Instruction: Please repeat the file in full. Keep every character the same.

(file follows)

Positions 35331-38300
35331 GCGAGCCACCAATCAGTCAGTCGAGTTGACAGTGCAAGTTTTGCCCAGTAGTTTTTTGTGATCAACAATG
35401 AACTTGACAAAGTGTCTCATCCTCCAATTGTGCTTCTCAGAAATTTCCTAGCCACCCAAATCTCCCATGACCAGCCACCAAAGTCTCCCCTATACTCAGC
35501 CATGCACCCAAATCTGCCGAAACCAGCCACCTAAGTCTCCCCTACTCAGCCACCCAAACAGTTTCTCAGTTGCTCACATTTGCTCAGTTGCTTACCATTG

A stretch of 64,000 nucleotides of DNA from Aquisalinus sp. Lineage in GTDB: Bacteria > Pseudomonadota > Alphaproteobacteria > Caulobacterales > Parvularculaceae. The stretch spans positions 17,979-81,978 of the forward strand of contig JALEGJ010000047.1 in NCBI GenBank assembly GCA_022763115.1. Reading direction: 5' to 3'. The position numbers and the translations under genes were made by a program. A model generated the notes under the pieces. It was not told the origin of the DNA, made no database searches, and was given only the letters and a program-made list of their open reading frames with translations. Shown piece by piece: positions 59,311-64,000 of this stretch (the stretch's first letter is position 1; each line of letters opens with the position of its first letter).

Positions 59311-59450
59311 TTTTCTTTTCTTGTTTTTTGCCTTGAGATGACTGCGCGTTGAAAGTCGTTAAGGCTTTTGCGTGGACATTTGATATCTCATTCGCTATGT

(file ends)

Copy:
Positions 35331-38300
35331 GCGAGCCACCAATCAGTCAGTCGAGTTGACAGTGCAAGTTTTGCCCAGTAGTTTTTTGTGATCAACAATG
35401 AACTTGACAAAGTGTCTCATCCTCCAATTGTGCTTCTCAGAAATTTCCTAGCCACCCAAATCTCCCATGACCAGCCACCAAAGTCTCCCCTATACTCAGC
35501 CATGCACCCAAATCTGCCGAAACCAGCCACCTAAGTCTCCCCTACTCAGCCACCCAAACAGTTTCTCAGTTGCTCACATTTGCTCAGTTGCTTACCATTG

A stretch of 64,000 nucleotides of DNA from Aquisalinus sp. Lineage in GTDB: Bacteria > Pseudomonadota > Alphaproteobacteria > Caulobacterales > Parvularculaceae. The stretch spans positions 17,979-81,978 of the forward strand of contig JALEGJ010000047.1 in NCBI GenBank assembly GCA_022763115.1. Reading direction: 5' to 3'. The position numbers and the translations under genes were made by a program. A model generated the notes under the pieces. It was not told the origin of the DNA, made no database searches, and was given only the letters and a program-made list of their open reading frames with translations. Shown piece by piece: positions 59,311-64,000 of this stretch (the stretch's first letter is position 1; each line of letters opens with the position of its first letter).

Positions 59311-59450
59311 TTTTCTTTTCTTGTTTTTTGCCTTGAGATGACTGCGCGTTGAAAGTCGTTAAGGCTTTTGCGTGGACATTTGATATCTCATTCGCTATGT